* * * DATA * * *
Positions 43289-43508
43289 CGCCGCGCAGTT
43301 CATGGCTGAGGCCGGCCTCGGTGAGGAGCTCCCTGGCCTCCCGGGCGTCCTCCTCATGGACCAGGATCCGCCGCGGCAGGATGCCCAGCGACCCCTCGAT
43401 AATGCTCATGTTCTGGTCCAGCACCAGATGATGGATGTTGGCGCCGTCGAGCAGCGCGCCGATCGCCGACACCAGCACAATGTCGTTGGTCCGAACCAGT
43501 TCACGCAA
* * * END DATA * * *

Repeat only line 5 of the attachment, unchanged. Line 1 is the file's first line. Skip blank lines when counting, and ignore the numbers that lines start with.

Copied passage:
43501 TCACGCAA